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4WD camping adventure in Gawler Ranges, South Australia

  • By Tim O'Brien
  • 1 June 2018
  • 22 min read
  • 4 Four day trip
    Road Trip: Gawler Ranges – the magical gateway to 'the West'
  • Medium
    Hard-packed sand, slight to medium hills with minor obstacles in all weather.
  • 4 Four day trip
    Road Trip: Gawler Ranges – the magical gateway to 'the West'
  • Medium
    Hard-packed sand, slight to medium hills with minor obstacles in all weather.

To best understand the Gawler Ranges, and to uncover all of the reasons why you're here, stand on a sand dune at dawn and watch as the sun turns the misty outback haze into an ethereal glowing shower of light.

Colours emerge as if from nowhere, clouds turn supernatural, and fingers of sacred light – like finely drawn rays – outline the fractured escarpments into perfectly etched blocks of ochre and rust.

The fingers join into a line of strengthening light that catches the tops of hills, then creeps down their sides in a slow awakening descent. Its path lights the greys, greens and shimmering silver of spinifex, scrub and mallee bush before settling in a flood of morning sunshine, setting the red earth ablaze in the vast plains below.

Birdsong rises with the strengthening light, and, like pedestrians walking half-asleep into a town square, kangaroos and euros tentatively lift their heads above the saltbush and push slowly into the warmth of the morning.

It's a long trip, but a good one. (image: Thomas Wielecki) It's a long trip, but a good one. (image: Thomas Wielecki)

Then, the sun fully risen, the sky radiates like a cathedral.

Out here, the sense of desolation and isolation, and of your total insignificance in the vast timeline that made this place, is palpable, and perfect. There is nothing like an outback dawn.

This is what it's like here. The outback can change you. And if you haven't been to such a place, maybe it's time you visited.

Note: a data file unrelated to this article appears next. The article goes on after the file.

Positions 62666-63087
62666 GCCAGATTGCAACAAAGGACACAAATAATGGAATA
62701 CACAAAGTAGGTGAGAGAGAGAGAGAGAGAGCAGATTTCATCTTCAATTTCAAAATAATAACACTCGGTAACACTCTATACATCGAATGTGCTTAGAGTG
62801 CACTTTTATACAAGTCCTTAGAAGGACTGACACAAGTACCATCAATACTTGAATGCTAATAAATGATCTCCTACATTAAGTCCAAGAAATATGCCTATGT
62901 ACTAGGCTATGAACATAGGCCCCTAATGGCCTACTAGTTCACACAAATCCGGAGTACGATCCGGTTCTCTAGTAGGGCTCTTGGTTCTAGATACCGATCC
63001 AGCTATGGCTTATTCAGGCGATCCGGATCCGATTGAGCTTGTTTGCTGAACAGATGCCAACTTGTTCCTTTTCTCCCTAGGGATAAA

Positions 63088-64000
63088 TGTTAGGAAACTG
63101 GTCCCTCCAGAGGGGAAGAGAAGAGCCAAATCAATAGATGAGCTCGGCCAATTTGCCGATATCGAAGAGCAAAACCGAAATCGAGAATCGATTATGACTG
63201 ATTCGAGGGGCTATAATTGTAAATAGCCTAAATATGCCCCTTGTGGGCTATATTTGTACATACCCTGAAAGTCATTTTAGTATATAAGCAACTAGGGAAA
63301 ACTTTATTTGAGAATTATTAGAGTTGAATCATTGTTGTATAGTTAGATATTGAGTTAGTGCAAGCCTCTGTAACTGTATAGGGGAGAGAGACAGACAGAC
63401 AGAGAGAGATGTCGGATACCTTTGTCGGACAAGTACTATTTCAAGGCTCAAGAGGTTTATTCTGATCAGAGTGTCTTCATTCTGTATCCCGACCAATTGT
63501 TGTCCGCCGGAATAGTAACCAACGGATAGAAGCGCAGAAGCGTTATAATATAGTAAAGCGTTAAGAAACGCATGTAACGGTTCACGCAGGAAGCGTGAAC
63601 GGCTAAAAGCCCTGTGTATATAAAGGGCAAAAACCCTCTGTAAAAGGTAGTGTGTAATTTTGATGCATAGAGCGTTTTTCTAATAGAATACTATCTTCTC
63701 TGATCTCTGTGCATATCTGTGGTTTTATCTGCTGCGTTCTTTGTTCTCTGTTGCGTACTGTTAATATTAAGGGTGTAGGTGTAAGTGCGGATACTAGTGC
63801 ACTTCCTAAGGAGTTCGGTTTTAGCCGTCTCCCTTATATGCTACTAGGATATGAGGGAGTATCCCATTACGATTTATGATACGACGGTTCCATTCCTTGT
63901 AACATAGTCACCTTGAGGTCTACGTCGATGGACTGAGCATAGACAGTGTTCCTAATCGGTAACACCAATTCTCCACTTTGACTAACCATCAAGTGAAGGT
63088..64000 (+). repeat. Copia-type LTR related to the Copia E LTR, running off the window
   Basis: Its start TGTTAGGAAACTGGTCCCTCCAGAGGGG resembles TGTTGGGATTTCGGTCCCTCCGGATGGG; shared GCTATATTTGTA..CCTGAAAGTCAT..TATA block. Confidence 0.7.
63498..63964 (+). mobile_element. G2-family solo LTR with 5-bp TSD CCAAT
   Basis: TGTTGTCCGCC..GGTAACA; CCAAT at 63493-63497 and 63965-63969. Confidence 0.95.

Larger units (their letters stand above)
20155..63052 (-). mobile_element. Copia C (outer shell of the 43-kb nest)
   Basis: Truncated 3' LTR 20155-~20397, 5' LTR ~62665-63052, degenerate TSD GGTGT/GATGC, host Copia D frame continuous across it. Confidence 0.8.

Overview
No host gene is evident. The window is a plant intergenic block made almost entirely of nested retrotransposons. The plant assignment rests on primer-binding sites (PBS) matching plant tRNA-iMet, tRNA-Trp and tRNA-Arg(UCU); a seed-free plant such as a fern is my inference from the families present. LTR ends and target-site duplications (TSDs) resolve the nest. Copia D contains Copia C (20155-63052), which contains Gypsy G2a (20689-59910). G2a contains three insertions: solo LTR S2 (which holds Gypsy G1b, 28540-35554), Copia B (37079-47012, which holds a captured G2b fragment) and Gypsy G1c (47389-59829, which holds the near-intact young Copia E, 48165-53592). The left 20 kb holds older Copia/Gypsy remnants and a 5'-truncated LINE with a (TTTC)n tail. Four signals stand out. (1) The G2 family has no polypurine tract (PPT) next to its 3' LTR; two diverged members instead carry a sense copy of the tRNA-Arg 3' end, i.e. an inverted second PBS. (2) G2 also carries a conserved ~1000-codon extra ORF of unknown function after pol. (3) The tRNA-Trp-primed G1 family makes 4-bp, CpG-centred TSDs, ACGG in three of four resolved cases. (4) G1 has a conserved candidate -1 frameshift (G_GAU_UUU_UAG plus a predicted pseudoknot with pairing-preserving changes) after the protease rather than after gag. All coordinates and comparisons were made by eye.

While the town of Gawler may be the 'winery gate' to the Barossa Valley, the Gawler Ranges, far distant to the west, stand as the gateway to the Nullarbor and the arid north.

The outback explorer, Edward John Eyre, named the ranges after the second colonial Governor of South Australia, Lieutenant-Colonel George Gawler (appointed 1838), after whom the town is also named.

Eyre figures large in South Australia's colonial history. Lake Eyre, and the Eyre Peninsula immediately south of the Ranges, recognise his place in its story.

He also lends his name to the long highway connecting Adelaide to Perth in recognition of his crossing of the Nullarbor in 1841, and on which nearly every visitor to the Gawler Ranges will travel. (His later career as Governor of Jamaica is vastly less celebrated.)

The ancient landscapes of the breathtaking Gawler Ranges. (image: Tim O'Brien) The ancient landscapes of the breathtaking Gawler Ranges. (image: Tim O'Brien)

Of course, like every corner of this country, this starkly beautiful range of domed volcanic hills, busted rocky outcrops and vast plains of red-oxide earth already had a number of names, a little fact commonly overlooked by European explorers like Eyre. It is the ancestral homelands of the Barngarla, Kokatha and Wirangu people.

Proclaimed a national park in 2002, the Gawler Ranges are geologically ancient, having been formed more than 1500 million years ago. They are also, most years and at most times of the year, as dry as a dingo's throat.

Even if setting off from Adelaide, prepare for a long trip. It's at least a seven-hour drive, longer if factoring in food, comfort and fuel stops.

Leaving Adelaide, take the A1 (the Port Wakefield Road and Augusta Highway) to Port Augusta – 310 kilometres, around four hours. From Port Augusta, staying on the A1, this leg of the journey – 247 kilometres – offers a good run on the Eyre Highway across the top of Spencer Gulf to the Eyre Peninsula and to Wudinna.

Getting to the Gawler Ranges from Adelaide. Getting to the Gawler Ranges from Adelaide.

From there, there are a number of gravel roads heading north from the highway into the national park. (It's around 40 kilometres due north from both Wudinna and Minnipa.)

Once into the national park, there are no services. Fuel, water, food and sleeping gear needs to be carried in, and carried out. (The "carrying out" includes your rubbish.) There are some toilet and washing facilities – but we're talking 'long drop' composting toilets and bore water.

South Australian Parks advises that "Campfires are allowed from May to October but gas or fuel stoves are preferred. Camping fees apply, payable at self-registration stations".

If your travel plans involve getting deep into the park and exploring its rocky iron-oxide crags and vast red dust valleys, you will need the right car.

The climate here can be extreme. In summer it can be dangerously hot; not a place to find yourself beside the road with a poorly prepared or unsuitable vehicle. Roads can also quickly become impassable. A heavy fall of desert rain can rapidly turn red sand into deep slippery glue and present a challenge for even a modern 4x4.

The climate here can be extreme. In summer it can be dangerously hot. (image: Thomas Wielecki) The climate here can be extreme. In summer it can be dangerously hot. (image: Thomas Wielecki)